Should the Standing Committee on Financial Stability (chaired by the Treasury, with representatives of the Treasury, the Bank and the FSA) decide that a specific institution needs to be bailed out, there are a number of options.
For a bank that is illiquid and perhaps insolvent, the kind of dedicated lending facility created for Northern Rock would be appropriate. It wouldn’t be named a “liquidity support facility”, since more than an injection of liquidity may be required. It is clear that such a LORL facility targeted at an individual institution should not be initiated or managed by the Bank. The Bank does not have the information about individual institutions. It should not be asked to take decisions about individual institutions. Nor should it be required to put its resources at risk.
The institution that should decide who gets a LOLR facility has to be the regulator and supervisor, that is, the FSA, because only the FSA has the necessary information. It does not, however, at the moment have the financial resources to act as LOLR. It should therefore be given the resources to fulfil the LOLR function. These resources can only come from the Treasury. Operationally, this could be done conveniently through a credit line or overdraft facility of the FSA with the Bank (uncapped and open-ended), guaranteed by the Treasury. The Bank’s role in the LOLR function vis-à-vis individual banks is therefore entirely passive. The decision is made by the FSA and the Treasury and the funds are provided through the FSA by the Treasury. There would be a presumption that the existing management of a bank in need of an LOLR facility would be fired, sans golden parachute.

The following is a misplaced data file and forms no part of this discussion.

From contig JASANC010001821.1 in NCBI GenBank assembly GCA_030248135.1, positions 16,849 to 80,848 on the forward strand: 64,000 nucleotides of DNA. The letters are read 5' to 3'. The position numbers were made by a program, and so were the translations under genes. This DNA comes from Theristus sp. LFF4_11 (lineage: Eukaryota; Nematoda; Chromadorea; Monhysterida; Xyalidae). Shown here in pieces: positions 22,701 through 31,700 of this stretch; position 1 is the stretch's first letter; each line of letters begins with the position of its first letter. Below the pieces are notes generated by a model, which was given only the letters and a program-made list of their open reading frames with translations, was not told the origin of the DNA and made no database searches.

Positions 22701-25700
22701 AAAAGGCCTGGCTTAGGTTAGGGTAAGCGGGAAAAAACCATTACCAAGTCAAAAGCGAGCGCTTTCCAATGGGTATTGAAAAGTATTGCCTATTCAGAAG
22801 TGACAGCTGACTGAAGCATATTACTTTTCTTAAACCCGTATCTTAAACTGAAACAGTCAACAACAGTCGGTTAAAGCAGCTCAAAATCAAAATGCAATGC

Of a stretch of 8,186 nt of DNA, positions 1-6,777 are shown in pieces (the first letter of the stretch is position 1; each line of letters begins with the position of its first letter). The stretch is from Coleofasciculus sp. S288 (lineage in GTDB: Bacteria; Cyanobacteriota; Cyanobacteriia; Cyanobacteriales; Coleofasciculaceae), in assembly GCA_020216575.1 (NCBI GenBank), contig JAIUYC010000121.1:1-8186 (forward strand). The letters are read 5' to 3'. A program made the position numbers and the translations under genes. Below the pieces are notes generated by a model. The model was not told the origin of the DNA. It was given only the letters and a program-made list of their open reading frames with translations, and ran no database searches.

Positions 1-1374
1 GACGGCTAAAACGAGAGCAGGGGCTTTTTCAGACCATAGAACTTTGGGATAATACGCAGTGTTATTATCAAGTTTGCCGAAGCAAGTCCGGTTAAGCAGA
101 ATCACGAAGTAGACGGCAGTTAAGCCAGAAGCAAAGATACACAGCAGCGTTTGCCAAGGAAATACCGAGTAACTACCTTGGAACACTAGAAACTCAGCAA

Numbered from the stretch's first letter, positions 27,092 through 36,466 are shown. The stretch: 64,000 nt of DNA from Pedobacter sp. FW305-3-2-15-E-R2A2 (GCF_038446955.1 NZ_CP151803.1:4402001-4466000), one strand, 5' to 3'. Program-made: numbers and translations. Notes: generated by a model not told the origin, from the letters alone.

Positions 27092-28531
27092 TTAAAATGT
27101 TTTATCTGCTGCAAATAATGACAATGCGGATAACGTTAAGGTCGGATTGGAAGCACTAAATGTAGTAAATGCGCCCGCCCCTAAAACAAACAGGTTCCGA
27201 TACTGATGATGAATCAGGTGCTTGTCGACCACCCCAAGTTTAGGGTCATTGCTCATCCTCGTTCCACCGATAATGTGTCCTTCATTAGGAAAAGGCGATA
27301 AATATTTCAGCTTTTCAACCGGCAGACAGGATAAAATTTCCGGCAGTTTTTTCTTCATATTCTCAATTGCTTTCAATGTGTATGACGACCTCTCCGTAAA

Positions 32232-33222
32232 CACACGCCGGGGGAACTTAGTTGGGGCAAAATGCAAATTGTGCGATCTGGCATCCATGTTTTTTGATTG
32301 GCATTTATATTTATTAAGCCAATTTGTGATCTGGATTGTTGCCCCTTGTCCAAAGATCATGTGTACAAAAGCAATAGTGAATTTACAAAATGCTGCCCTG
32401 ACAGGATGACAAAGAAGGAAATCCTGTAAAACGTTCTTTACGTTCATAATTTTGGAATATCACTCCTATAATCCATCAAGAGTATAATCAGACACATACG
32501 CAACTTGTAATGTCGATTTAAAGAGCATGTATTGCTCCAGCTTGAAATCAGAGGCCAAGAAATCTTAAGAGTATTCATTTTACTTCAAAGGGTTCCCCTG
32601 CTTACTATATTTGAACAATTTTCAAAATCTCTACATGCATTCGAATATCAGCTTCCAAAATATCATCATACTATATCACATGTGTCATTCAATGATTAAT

Insolvency and public ownership
The facility would be operated until it is clear to the FSA whether the troubled bank is insolvent or not. If it is solvent, it is weaned off the facility. If it is deemed to be insolvent and systemically insignificant, it goes into the normal (hopefully revised) insolvency procedures for banks. If it is insolvent and deemed to be systemically important, it is taken into public ownership, rather like Railtrack was. Once in public ownership, the bank could continue to operate and meet its existing commitments.